Nicholas Gruen indicated he thinks it is now curtains for any policy that tackles privilege. If true, it means the Henry review is dead and that we are hence back to taxing the middle classes on the basis of their talents and efforts. I still hope he is wrong and that instead this episode has alerted those who care about the longer-term well-being of Australia to the fact that a privileged few are arrayed against them and will use any means of disinformation to protect the sources of their wealth. I hence hope this is the start of the long road to implement the Tax Review, not its Swan-song.

Author: paulfrijters

Professor of Wellbeing and Economics at the London School of Economics, Centre for Economic Performance

10 thoughts on “Post-mortem on the RSPT II: observations and lessons”

  1. The lesson isn’t that it is curtains for any policy that attacks privilege. The lesson is that if you are going to attack privilege, you need to have done a lot more to prepare the ground for the policy (consulation, green paper/white paper) and then understand your policy well enough to explain it in simple terms to the electorate. The process through which the RSPT was announced was very poorly handled. It also helps if you have consulted properly with your own party so that the majority of caucus members are prepared to absorb temporary electoral setbacks/bad polling that come with the policy. Reform is always more difficult when support is not bipartisan. Howard managed to deliver the GST in the face of opposition, (which was also announced close to an election by the way) because: a) there was widespread support within the party; b) he was prepared to take Labor’s opposition on; c) they had thought through the politics by offering big income tax cuts in compensation. The benefits from the RSPT were too diffuse and too abstract for the average voter to get excited about.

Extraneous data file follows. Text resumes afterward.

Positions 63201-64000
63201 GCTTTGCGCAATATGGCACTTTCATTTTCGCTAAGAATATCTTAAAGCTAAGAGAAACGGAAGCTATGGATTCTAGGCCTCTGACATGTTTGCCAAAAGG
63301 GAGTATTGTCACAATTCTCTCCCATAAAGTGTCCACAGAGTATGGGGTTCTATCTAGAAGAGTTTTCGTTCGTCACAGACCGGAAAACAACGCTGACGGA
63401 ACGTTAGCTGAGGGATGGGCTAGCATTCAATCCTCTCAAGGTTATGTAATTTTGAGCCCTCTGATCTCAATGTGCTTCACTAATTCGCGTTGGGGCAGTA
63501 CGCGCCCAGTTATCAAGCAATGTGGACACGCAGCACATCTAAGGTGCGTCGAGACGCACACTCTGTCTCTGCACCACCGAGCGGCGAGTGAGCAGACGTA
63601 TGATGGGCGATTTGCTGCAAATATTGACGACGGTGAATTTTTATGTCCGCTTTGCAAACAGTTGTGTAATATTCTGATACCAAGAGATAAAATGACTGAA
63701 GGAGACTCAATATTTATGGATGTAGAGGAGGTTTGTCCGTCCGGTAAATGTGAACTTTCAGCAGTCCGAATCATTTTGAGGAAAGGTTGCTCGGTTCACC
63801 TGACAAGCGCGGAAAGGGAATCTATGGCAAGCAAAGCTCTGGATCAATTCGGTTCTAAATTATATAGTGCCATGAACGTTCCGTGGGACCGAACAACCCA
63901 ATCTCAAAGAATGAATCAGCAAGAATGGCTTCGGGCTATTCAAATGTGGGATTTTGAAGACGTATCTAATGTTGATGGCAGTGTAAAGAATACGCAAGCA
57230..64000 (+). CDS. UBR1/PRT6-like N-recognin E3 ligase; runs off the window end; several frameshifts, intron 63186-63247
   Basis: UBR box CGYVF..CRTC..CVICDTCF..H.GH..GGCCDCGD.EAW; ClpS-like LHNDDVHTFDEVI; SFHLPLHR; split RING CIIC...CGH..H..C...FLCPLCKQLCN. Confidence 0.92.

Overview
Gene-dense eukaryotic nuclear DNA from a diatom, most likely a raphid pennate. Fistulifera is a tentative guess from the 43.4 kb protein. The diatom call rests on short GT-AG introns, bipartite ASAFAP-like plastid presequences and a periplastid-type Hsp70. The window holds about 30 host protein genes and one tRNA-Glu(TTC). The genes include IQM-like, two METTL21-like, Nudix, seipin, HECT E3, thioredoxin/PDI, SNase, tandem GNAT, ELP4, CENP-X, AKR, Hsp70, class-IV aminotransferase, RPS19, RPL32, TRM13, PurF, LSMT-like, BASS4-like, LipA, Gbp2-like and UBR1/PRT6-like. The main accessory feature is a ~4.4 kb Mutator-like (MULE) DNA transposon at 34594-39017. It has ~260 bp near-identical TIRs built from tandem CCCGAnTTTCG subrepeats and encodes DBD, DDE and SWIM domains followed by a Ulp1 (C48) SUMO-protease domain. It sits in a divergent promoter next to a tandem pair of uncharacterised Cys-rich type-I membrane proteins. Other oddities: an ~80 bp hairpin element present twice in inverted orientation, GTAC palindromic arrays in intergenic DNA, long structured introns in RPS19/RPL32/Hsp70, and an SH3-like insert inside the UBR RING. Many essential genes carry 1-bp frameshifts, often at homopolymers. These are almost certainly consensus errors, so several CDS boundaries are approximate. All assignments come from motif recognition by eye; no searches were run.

I like the idea of an independent authority. The quality of debate about issues with big fiscal implications is terrible in Australia. You have a politicised Treasury on the one hand and private guns for hire on the other. A credible independent agency would help cut through the crap. The RBA is the wrong place to house it though as it has very little expertise on public finance issues and giving it responsibility for reviewing politically sensitive policies such as the RSPT could undermine bipartisan support for its independence. Getting monetary policy right is also a touch more complicated than up, down or stay the same. And the RBA has a financial stability arm, a payments policy arm, and a financial markets arm.


  2. LO,

    to have an independent authority as an annex of an existing authority is not so unusual in countries that already have them. As long as you give them a separate name and mandate, virtually no-one will know that they are part of the RBA or even Treasury. The ‘Office of Budget Responsibility’ in the UK is for instance an off-shoot of its Treasury.